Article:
As I sit here this morning, I can’t believe that we’ve arrived at the first day of February. It is kind of amazing how fast the time seems to be moving along. The next thing you know, the parade of car carriers will be cresting the top of the bridge to pick up the vehicles they dropped off only a couple of months ago. They will load the vehicles of our friends for their trips back north, and we’ll say so long for another six months or so as the cycle of life continues here on the island.
It was only a year ago that we first started hearing about a strange place in China called Wuhan. The impact it has caused, both here and around the world, has been devastating to say the least, and will not be gone anytime soon.
Whether we have learned anything over this last year, or will learn anything in the future to help streamline responses to tragic challenges such as, this will be known only as time progresses. The history of our actions must be written without the contamination of political rhetoric, bias or prejudice if we are to create the proper responses to future events such as these.
As each day passes, we continue to enhance our knowledge base regarding this invisible threat, providing us with answers as to how better to move forward in protecting those that are most vulnerable amongst us. Yes, at times, it appears that the process seems to change, but that is true as more information about how best to proceed is formulated and evaluated.
Probably one of the most confusing aspects is the discussion regarding masks. When and where, as well as what to wear, can be frustrating at times. I can’t tell you how many times I’ve left the car, only to kick myself as I have to return to my vehicle when I realize I’ve forgotten to bring that pesky shield as I’ve headed into a store or restaurant.
Out of respect to that establishment, its owners and staff, I choose to wear it because I care about them, many of whom are friends of mine who have everything they own wrapped up in those businesses, and have suffered enough during these trying times.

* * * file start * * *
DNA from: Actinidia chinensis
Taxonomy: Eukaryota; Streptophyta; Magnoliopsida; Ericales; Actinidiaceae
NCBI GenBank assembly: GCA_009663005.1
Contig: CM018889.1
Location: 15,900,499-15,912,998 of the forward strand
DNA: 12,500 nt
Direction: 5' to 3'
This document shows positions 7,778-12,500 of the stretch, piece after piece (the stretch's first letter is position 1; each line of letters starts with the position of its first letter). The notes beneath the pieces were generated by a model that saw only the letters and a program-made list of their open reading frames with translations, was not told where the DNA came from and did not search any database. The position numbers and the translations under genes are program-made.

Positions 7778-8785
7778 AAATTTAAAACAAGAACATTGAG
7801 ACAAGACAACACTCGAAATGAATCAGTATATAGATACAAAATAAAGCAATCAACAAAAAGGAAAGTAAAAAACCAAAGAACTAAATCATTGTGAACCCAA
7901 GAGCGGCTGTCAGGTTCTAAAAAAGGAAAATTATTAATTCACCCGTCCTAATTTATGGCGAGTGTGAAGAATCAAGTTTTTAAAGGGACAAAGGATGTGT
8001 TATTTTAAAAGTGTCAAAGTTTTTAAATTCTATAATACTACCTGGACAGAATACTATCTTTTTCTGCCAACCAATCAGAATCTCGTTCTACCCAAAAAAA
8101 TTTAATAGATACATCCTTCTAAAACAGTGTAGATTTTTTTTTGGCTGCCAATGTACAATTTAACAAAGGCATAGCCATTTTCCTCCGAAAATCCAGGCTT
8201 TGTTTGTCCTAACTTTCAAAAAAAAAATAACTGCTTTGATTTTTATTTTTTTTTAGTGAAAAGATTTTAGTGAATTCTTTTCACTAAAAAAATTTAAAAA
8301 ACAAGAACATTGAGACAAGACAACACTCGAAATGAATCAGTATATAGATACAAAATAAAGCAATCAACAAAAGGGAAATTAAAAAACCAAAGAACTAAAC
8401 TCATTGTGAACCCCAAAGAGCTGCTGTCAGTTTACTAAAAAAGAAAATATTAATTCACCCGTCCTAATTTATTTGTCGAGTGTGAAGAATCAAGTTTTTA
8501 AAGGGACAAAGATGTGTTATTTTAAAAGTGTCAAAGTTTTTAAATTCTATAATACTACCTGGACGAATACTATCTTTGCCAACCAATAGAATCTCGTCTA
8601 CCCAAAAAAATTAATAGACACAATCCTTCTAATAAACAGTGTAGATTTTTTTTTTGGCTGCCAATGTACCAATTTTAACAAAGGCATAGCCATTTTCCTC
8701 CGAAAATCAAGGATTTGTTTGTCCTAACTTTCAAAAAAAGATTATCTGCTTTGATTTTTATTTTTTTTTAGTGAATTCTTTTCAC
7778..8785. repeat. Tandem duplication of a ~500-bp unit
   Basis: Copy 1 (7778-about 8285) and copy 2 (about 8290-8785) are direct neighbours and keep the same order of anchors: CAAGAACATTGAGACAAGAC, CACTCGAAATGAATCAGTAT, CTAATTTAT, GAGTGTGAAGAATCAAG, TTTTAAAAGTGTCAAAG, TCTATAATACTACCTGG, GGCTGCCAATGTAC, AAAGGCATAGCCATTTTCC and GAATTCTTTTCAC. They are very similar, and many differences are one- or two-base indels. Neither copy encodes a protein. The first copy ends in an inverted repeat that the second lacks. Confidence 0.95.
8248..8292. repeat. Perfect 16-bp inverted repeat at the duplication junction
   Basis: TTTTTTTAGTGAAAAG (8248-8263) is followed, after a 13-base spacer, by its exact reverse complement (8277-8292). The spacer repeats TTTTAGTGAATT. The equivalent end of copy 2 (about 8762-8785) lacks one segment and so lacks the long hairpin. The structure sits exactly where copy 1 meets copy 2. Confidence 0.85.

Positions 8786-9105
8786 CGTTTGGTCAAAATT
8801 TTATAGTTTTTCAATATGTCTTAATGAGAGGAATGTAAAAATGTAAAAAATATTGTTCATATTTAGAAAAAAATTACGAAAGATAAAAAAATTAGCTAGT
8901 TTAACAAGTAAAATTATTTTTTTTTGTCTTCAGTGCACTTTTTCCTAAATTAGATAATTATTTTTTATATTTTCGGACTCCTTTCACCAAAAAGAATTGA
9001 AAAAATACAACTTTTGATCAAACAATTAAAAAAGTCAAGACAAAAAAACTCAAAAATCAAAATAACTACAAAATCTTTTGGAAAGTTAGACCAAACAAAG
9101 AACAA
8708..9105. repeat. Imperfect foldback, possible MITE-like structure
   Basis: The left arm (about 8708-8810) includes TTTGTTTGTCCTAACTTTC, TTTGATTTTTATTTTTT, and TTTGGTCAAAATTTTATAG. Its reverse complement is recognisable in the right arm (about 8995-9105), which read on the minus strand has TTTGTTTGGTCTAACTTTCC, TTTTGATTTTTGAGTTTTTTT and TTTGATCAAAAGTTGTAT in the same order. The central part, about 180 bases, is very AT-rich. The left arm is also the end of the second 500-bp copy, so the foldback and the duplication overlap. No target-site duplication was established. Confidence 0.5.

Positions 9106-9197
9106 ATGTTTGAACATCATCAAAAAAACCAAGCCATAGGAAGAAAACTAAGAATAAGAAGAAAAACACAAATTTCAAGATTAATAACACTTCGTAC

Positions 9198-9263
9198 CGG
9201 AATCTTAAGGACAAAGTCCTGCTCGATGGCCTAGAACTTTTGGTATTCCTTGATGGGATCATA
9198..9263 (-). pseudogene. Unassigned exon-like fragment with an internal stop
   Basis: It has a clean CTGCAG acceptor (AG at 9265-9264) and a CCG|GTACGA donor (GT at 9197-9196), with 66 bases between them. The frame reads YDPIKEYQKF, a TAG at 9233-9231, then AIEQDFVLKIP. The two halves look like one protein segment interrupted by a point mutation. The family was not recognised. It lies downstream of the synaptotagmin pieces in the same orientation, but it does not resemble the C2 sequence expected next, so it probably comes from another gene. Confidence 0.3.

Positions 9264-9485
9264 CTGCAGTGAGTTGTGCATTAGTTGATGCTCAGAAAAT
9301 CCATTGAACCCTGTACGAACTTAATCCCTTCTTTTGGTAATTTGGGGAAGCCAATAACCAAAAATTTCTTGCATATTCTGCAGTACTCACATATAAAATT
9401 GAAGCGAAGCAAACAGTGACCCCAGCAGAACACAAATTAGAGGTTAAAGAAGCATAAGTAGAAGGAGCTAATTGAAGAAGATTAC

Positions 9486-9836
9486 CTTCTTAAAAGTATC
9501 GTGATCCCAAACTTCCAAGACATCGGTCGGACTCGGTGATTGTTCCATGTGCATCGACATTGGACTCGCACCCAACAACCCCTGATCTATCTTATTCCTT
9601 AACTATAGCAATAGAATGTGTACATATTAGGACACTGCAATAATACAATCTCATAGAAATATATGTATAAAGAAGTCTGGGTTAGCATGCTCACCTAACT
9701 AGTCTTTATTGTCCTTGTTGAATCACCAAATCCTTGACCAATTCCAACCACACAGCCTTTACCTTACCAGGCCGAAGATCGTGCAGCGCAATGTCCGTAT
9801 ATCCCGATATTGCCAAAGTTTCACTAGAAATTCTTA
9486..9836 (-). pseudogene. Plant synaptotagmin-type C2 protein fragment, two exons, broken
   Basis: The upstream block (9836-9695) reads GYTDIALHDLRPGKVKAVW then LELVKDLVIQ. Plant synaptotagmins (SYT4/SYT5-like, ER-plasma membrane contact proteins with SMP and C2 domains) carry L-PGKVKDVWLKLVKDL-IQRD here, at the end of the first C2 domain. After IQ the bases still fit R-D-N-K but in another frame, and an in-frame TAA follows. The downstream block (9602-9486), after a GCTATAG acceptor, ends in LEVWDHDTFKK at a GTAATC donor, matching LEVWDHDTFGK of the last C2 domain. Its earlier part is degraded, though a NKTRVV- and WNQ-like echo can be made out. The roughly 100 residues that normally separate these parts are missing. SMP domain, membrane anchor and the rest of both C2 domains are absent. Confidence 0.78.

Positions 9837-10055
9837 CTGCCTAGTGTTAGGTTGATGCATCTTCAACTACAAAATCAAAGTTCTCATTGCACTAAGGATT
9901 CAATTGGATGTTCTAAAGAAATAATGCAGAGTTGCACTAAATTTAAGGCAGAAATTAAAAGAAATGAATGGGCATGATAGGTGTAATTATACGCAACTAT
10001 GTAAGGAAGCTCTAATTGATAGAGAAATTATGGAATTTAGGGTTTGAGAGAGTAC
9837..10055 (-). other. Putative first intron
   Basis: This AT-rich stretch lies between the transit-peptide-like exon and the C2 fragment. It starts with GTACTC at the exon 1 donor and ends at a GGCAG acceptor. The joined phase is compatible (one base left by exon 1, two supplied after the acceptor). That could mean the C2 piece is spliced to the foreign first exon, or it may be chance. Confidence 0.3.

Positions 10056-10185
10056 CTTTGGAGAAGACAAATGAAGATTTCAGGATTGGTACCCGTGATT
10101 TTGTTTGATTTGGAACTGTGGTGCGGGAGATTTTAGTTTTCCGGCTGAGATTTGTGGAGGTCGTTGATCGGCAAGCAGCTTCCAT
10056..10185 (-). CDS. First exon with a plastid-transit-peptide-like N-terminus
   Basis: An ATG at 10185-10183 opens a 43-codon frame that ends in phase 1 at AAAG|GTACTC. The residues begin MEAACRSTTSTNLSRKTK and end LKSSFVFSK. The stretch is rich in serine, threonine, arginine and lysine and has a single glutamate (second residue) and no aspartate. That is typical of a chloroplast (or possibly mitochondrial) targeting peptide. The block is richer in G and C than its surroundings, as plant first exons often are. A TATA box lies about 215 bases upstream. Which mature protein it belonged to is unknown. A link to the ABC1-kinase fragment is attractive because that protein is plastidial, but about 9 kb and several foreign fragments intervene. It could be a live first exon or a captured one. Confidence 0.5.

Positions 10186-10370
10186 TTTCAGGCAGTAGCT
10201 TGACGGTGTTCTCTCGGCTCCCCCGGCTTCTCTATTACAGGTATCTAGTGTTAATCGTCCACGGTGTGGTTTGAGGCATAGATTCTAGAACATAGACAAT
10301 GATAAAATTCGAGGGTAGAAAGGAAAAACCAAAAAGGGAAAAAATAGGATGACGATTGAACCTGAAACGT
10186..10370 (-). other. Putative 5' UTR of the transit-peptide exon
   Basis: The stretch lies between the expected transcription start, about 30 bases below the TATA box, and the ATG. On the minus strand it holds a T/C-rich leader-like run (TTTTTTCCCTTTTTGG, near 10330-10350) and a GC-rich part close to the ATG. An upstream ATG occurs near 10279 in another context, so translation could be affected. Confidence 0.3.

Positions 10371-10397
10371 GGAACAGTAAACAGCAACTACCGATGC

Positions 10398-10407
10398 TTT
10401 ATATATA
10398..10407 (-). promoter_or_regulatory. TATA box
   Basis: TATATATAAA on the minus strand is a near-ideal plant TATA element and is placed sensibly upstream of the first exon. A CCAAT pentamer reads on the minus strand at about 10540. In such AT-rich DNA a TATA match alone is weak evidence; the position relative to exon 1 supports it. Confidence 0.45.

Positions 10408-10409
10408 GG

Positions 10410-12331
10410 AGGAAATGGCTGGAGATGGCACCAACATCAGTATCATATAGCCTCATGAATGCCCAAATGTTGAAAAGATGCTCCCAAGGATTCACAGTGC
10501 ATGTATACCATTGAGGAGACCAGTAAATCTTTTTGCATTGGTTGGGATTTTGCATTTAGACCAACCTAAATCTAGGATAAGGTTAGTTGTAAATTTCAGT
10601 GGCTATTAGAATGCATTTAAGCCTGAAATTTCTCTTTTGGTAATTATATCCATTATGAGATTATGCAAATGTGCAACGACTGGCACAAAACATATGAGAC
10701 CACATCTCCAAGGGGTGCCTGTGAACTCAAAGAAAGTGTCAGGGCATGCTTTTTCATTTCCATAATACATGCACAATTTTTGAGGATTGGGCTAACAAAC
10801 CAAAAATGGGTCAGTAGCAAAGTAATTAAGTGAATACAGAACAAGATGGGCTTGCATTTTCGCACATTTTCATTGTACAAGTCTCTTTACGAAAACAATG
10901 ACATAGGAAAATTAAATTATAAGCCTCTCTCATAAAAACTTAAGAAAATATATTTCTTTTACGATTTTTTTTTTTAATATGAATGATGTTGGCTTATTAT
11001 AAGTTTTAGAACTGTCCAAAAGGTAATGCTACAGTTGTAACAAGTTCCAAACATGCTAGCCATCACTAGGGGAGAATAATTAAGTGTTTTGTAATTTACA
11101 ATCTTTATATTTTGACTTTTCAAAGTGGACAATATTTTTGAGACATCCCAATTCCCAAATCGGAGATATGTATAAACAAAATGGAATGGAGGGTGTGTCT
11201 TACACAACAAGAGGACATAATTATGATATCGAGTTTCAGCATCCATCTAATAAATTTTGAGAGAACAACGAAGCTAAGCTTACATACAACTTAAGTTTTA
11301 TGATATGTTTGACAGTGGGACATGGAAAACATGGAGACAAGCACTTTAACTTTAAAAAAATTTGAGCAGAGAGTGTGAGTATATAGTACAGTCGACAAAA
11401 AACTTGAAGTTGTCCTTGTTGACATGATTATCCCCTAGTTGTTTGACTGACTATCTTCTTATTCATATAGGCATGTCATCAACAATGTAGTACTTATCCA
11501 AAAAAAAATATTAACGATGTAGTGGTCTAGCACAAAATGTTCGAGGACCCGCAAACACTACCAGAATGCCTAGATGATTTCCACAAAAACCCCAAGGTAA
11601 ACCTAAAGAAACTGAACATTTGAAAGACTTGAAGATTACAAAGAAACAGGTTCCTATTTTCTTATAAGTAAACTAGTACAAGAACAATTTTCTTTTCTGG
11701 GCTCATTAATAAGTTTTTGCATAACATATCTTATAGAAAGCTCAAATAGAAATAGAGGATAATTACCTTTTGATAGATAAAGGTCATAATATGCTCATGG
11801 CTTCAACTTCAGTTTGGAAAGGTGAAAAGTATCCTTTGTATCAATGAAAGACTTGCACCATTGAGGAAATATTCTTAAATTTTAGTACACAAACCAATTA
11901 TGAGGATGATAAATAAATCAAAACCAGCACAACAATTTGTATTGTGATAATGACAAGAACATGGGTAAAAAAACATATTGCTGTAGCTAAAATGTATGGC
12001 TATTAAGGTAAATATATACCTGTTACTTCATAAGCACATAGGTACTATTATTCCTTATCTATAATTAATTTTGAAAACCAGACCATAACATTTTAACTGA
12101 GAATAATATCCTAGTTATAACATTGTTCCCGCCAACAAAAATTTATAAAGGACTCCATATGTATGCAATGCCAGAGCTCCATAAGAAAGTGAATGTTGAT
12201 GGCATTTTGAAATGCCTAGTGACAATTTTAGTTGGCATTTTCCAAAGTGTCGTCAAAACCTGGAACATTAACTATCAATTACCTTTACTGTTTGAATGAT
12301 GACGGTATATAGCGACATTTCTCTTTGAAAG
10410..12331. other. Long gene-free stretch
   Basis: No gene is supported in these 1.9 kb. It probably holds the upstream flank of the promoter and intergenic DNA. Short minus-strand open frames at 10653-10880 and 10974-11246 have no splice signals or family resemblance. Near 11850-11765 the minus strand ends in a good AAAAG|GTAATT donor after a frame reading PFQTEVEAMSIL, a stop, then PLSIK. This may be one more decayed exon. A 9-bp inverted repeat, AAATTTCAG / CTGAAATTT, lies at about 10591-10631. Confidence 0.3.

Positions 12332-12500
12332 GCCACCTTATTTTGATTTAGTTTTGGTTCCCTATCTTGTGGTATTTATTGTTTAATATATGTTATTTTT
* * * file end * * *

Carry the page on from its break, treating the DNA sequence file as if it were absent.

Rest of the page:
Now that the vaccines are being allocated to the individual states for distribution, we have another challenge on our hands. Here in Florida, we have prioritized that process to those who work in healthcare, those 65 and older, and those with identified special needs. Needless to say, we have seen some scheduling issues regarding appointments, but improvements are being made as to how to access appointments, even as I write this.
Initially, the appointments were only available through the Collier County Department of Health, which utilized Eventbrite for scheduling vaccine inoculations. Later in the month, the Governor’s office also arranged for appointments to be made through Publix pharmacies.
Through negotiations with the Collier County Health Department, a small amount of vaccine was allocated for January 22 and January 29 drive–through events on Marco Island. Both events were an outstanding success, and 400 individuals were vaccinated. However, the one glitch in the system came with the making of the appointments. That was especially evident when the overwhelming response on January 27 to receive an appointment ended up crashing the city’s website and phone systems.
The adage “No good deed goes unpunished” would quickly come across social media sites due to citizen frustration with the inability to book an appointment. In less than two to four minutes, all of the appointment slots were again exhausted.
The State of Florida, Collier County Health Department and the city staff are working diligently to eliminate the appointment logjam. The state also opened a new statewide appointment information website. You may access it by simply typing into your web browser myvaccine.fl.gov . Fill out the form to be kept apprised of progress or to be put on a wait list.
The irritation residents are feeling is widespread and understandable, but taking it out on those seeking a resolution to the issue won’t solve it either. We’ll get through this and do it together, helping each other.
Aristotle was right. “Patience is bitter, but its fruit is sweet.”